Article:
I’m in a number of online peer groups that are more informal. They’re mostly Signal and WhatsApp chats with people that are on a similar journey, whether they’re podcasters or Twitter content creators. I have friends. I think a lot of my friends are people that are folks on the same journey I am. In January, I go on a guy’s ski trip that I organize, and 14 of the 16 guys there were CEOs and business owners. People I could talk to about problems I’m having. I have my wonderful wife whom I can talk to about stuff all the time. I got plenty of shoulders to cry on and talk to. That’s a good way to go through life, at least for me.
It’s interesting because it sounds like you’ve been very conscious about that. Typically, a lot of CEOs get consumed in their businesses. As a result of that, they don’t necessarily have that outside network. How did you go about consciously developing that network, or is that just part of your personality?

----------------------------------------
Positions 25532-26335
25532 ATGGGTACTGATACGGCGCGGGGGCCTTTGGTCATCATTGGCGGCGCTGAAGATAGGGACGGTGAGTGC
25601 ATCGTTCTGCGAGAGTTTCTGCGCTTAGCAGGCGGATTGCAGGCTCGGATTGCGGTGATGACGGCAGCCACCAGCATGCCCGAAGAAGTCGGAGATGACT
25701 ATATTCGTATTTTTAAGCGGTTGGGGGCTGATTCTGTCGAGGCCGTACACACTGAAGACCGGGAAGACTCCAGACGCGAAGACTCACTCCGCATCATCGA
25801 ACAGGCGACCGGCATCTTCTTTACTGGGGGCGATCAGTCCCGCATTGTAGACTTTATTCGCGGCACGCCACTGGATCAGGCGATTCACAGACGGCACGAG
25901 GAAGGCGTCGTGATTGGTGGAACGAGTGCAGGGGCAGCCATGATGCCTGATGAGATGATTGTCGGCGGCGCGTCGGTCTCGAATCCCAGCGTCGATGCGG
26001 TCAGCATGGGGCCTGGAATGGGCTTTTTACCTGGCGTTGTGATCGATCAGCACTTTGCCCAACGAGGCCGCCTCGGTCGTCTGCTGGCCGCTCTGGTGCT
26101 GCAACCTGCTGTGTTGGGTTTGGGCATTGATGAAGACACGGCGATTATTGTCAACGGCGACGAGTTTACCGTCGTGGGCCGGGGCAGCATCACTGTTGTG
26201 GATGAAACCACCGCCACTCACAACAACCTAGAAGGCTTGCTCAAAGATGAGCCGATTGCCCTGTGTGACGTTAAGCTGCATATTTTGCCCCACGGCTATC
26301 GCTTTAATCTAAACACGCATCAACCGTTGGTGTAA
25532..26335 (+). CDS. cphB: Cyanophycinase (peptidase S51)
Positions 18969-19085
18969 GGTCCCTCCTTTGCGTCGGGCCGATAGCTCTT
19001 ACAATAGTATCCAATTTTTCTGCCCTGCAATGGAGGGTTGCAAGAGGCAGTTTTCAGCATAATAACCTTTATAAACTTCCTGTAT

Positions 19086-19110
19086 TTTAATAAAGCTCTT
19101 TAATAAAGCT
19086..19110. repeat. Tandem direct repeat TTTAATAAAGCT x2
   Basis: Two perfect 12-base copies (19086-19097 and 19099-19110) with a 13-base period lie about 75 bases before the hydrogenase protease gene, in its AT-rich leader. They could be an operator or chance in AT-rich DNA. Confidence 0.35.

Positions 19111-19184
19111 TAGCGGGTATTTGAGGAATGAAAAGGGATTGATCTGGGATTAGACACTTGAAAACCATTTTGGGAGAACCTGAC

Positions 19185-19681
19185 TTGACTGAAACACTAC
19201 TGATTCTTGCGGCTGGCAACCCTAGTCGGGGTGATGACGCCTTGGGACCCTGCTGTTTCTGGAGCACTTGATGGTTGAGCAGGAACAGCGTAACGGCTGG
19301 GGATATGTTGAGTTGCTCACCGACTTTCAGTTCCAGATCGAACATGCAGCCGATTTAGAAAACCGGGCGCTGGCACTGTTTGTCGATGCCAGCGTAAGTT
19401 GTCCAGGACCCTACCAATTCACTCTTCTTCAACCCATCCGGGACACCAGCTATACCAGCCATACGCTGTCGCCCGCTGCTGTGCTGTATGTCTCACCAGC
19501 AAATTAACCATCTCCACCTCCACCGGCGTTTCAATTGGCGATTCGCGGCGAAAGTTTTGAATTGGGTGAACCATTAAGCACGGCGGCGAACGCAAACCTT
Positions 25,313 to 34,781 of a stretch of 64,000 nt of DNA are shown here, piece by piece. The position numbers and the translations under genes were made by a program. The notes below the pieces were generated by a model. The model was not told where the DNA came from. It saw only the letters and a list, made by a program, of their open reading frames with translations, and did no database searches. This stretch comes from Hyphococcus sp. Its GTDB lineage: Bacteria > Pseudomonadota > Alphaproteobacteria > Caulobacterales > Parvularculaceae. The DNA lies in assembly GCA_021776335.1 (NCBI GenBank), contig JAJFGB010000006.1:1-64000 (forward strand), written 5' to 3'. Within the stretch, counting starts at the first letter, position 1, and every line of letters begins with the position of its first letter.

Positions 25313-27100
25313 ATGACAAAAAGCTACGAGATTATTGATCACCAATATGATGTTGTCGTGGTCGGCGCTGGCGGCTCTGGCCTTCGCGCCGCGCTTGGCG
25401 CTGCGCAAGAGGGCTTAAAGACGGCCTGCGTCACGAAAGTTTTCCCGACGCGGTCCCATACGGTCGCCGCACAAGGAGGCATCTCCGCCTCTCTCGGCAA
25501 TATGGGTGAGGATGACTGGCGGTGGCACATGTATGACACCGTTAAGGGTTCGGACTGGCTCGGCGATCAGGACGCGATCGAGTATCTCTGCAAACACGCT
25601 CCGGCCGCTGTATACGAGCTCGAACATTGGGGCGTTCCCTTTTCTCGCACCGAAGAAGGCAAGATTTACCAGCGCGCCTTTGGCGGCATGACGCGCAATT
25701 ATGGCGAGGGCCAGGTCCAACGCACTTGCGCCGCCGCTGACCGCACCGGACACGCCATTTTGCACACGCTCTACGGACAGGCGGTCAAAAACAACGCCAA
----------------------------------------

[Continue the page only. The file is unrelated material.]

For me, I tend to instigate things a lot. I’m a grand instigator on stuff. Those signal chats and stuff that I talked about, I started all of them. The WhatsApp chats. For my CEO peer group, I am the number one referrer of people to join the CEO peer group. I tend to be the person that’s like, “I’m going to go on a ski trip. Would you, eighteen people, like to come?”
It’s very much orchestrated. I wouldn’t say that’s very intentional. I would say that’s just my nature to be very logical and be like, “You know what would make this more fun? If I had fifteen fun people that I all like to go with me on this ski trip.” I figured out how to do that, which if you’re the organizer, you get to invite the people that you like the most, so I invited people that I like the most. That’s my strategy. To put that in perspective, to have 17 guys come on a ski trip, I invited 60 people and it was 17 that could make it. That’s how many people I know, I like, and I wanted to spend time with. That’s a byproduct of my nature. It’s just how I run things.